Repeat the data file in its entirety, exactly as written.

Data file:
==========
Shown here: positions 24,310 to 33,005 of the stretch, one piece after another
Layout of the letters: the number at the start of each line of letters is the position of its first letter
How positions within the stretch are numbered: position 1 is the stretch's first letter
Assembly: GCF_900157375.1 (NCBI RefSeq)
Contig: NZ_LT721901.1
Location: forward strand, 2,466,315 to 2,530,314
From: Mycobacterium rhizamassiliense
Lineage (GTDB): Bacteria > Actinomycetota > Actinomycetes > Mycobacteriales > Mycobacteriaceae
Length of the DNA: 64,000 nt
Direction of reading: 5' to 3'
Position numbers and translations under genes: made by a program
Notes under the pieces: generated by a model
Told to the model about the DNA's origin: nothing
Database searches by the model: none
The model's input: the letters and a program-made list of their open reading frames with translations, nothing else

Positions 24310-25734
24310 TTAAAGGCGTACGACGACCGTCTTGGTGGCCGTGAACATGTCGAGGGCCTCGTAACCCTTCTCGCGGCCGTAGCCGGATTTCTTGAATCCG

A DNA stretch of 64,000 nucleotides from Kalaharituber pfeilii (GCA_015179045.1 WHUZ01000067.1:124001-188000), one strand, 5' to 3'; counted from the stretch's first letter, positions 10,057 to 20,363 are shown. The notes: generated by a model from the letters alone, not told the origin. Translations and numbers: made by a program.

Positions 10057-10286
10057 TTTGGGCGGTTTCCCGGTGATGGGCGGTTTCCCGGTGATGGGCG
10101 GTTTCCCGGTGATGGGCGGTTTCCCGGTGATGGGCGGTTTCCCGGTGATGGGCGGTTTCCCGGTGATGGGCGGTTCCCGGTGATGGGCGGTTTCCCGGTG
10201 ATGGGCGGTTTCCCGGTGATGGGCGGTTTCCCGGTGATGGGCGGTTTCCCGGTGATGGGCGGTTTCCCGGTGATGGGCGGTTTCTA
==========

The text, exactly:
Shown here: positions 24,310 to 33,005 of the stretch, one piece after another
Layout of the letters: the number at the start of each line of letters is the position of its first letter
How positions within the stretch are numbered: position 1 is the stretch's first letter
Assembly: GCF_900157375.1 (NCBI RefSeq)
Contig: NZ_LT721901.1
Location: forward strand, 2,466,315 to 2,530,314
From: Mycobacterium rhizamassiliense
Lineage (GTDB): Bacteria > Actinomycetota > Actinomycetes > Mycobacteriales > Mycobacteriaceae
Length of the DNA: 64,000 nt
Direction of reading: 5' to 3'
Position numbers and translations under genes: made by a program
Notes under the pieces: generated by a model
Told to the model about the DNA's origin: nothing
Database searches by the model: none
The model's input: the letters and a program-made list of their open reading frames with translations, nothing else

Positions 24310-25734
24310 TTAAAGGCGTACGACGACCGTCTTGGTGGCCGTGAACATGTCGAGGGCCTCGTAACCCTTCTCGCGGCCGTAGCCGGATTTCTTGAATCCG

A DNA stretch of 64,000 nucleotides from Kalaharituber pfeilii (GCA_015179045.1 WHUZ01000067.1:124001-188000), one strand, 5' to 3'; counted from the stretch's first letter, positions 10,057 to 20,363 are shown. The notes: generated by a model from the letters alone, not told the origin. Translations and numbers: made by a program.

Positions 10057-10286
10057 TTTGGGCGGTTTCCCGGTGATGGGCGGTTTCCCGGTGATGGGCG
10101 GTTTCCCGGTGATGGGCGGTTTCCCGGTGATGGGCGGTTTCCCGGTGATGGGCGGTTTCCCGGTGATGGGCGGTTCCCGGTGATGGGCGGTTTCCCGGTG
10201 ATGGGCGGTTTCCCGGTGATGGGCGGTTTCCCGGTGATGGGCGGTTTCCCGGTGATGGGCGGTTTCCCGGTGATGGGCGGTTTCTA